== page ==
October 2011

Kicking off on Friday, October 14, 2011 with the C.P Leblond Celebratory Symposium, this year’s Homecoming events include the Annual Dean’s Reception & Special Medical Seminar on Bringing medicine into the 21st century. Please join us!
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August 2011

It is 1957. Charles Scriver is a resident at the Children’s Medical Center at Harvard. A woman brings in her four-month old daughter who is having seizures that do not respond to epilepsy medication. The distraught woman says tearfully, “It’s happening again.” Read more


August 2011

1957. Charles Scriver est résident au Centre médical pour enfants de Harvard. Une femme se présente avec sa fillette de quatre mois qui fait des crises, mais qui ne réagit pas à la médication contre l’épilepsie. Affolée et en larmes, la dame déclare : « Ça se produit encore. » Son premier enfant avait perdu la vie des suites d’un trouble convulsif mystérieux et elle est inquiète que la deuxième connaisse le même sort. Lire la suite


August 2011

Stem cell research, biological data sharing, personal privacy – just a few hot button issues in genomics. With advances in medicine and technology come new social, legal and ethical challenges. “A lot of it lends itself to fantastical science fiction scenarios,” says Bartha Maria Knoppers, LLB’78, BCL’81, director of the Centre of Genomics and Policy (CGP) at the McGill University and Génome Québec Innovation Centre. “It’s really important to contribute to a more nuanced debate.” Read More


Spring 2011

For the past 15 years, Blair Ford, MDCM’85, has studied the application of deep brain stimulation (DBS) in patients with Parkinson’s disease. Due to tremor, stiffness or slowness, Blair Ford’s patients often have difficulty performing even the simplest tasks, such as picking up a cup of water or writing legibly on a piece of paper. But relief can come with the flip of a switch for some Parkinson’s sufferers. By electrically stimulating selected deep brain structures through implanted electrodes, symptoms of tremor, rigidity, stiffness, slowed movement and walking impairment can be dramatically relieved. Read More


Spring 2011

“Tropical medicine is often associated with parasitic diseases in countries with humid climates and sweltering temperatures,” says Michael Libman, MDCM’85, director of McGill’s Division of Infectious Diseases. “But that’s too simplistic to say. What we explore is […] Read More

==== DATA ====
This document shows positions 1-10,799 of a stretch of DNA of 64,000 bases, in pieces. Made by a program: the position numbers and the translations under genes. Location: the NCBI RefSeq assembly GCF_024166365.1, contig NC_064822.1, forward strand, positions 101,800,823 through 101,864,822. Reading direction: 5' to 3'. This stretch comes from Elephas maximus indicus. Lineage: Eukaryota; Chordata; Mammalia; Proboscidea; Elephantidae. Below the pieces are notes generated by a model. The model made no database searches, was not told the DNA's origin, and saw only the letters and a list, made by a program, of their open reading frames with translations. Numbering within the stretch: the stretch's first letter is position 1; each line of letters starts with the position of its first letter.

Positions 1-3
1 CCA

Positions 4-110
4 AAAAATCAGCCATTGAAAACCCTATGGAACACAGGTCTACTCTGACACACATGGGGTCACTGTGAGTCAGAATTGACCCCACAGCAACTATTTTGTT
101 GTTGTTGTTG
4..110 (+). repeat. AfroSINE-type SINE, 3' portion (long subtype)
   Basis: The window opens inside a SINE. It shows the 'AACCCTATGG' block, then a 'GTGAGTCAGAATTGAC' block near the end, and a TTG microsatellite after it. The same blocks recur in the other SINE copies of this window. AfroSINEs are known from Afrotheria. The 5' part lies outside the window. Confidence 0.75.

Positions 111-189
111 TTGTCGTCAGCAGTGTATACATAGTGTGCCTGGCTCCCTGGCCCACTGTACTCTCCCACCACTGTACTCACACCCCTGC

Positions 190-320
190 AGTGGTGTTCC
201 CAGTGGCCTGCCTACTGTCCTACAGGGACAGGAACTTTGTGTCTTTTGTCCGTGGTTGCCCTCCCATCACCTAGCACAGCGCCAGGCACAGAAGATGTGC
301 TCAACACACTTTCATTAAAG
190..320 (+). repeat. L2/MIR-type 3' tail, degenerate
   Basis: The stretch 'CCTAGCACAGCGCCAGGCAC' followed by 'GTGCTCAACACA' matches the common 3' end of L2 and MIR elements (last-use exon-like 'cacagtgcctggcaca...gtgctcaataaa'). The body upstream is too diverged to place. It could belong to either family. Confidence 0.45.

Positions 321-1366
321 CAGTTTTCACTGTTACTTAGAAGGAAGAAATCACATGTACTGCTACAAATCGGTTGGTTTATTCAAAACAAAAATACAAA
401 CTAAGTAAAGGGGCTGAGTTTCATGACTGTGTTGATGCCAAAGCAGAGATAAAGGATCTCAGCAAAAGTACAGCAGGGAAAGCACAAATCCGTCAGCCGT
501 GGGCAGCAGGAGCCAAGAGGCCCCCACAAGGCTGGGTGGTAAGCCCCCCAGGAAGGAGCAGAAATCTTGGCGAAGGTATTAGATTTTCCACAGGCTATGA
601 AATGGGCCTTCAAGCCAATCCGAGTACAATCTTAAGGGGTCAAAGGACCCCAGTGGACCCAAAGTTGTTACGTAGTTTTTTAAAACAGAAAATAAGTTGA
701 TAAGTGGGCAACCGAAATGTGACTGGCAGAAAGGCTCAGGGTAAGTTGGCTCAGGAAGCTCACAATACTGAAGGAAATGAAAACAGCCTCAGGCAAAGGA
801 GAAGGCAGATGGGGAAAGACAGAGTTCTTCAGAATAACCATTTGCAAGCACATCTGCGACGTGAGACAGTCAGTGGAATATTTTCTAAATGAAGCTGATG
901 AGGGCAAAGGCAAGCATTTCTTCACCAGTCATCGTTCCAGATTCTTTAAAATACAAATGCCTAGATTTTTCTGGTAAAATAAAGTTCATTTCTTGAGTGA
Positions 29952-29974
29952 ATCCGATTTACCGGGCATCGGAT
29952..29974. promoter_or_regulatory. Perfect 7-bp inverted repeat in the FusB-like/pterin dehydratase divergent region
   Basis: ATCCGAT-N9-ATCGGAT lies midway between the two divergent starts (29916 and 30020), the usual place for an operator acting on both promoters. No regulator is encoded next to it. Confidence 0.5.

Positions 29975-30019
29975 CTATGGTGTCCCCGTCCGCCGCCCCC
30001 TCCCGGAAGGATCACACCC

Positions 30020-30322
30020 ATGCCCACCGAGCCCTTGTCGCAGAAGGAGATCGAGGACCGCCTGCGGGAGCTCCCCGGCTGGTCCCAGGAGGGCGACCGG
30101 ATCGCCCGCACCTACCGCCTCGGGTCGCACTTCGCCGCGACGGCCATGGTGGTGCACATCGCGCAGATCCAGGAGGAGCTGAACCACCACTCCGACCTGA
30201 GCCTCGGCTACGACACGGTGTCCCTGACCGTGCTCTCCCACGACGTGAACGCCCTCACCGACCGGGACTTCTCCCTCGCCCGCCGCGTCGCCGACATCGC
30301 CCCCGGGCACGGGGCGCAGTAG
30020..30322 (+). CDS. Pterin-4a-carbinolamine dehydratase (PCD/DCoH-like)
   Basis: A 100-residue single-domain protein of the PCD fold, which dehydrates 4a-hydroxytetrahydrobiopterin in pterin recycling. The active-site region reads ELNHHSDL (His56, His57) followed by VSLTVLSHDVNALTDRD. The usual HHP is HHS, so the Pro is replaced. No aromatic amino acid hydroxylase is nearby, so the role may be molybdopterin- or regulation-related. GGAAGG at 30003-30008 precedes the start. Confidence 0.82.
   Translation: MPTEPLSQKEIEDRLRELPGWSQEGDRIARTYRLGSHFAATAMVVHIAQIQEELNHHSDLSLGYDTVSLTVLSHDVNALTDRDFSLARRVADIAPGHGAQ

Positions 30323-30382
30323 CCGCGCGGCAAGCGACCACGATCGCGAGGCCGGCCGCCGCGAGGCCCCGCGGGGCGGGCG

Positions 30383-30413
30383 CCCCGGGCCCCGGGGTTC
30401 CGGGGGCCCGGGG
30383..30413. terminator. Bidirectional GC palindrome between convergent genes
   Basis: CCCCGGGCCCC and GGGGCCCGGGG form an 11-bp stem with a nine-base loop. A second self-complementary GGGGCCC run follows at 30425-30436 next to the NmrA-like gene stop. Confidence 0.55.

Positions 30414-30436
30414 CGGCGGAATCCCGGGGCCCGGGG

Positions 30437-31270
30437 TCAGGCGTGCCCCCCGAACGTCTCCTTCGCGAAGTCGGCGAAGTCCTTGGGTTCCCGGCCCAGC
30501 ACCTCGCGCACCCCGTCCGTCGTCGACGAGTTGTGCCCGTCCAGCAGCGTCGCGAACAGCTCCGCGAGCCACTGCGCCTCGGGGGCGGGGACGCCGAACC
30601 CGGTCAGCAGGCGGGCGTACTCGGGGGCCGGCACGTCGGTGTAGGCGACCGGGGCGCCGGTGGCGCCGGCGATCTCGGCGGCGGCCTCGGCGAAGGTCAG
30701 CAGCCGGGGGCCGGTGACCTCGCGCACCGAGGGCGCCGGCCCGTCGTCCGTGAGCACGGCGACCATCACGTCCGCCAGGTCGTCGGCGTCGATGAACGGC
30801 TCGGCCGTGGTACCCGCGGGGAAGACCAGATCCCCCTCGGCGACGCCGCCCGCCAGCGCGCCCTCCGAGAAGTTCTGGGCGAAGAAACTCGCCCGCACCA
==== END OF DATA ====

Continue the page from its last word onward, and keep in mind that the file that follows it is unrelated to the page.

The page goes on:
Spring 2011

After more than 75 years of success, the Jewish General Hospital (JGH) faces a new set of challenges: a growing elderly population, a “baby boom” in the surrounding neighbourhood, an increasing volume of annual visits to the emergency room, and rapid changes in health care and health care technologies. Read more


Fall 2010

“I can’t wait to see the extraordinary promise unleashed by these new facilities on our quest to become a centre of excellence in personalized medicine,” says Dean Richard I. Levin. “It offers so much in terms of how we can improve the care we give our patients, the learning experience we can offer our students and residents, and the vital research work we will be able to do here to take on and defeat the world’s most serious diseases.” Read more


Fall 2010

There is a palpable passion for family medicine at UMF-Gatineau. Since 1988, when the Unité de Médecine Familiale (Family Medicine Unit) was founded in affiliation with McGill, local doctors and educators have focused on one critical goal: to create more general practitioners. Read more


Fall 2010

“ There are only five practising Aboriginal physicians in Quebec,” says Lauren Hamlin-Douglas, BSc’06, MSc’08. “And while 20 per cent of Canadians live in rural areas, only 10 per cent of doctors practise in those regions.” It was to address these stark realities that McGill’s student-run Regional Initiative was born. The program, which Lauren Hamlin-Douglas […]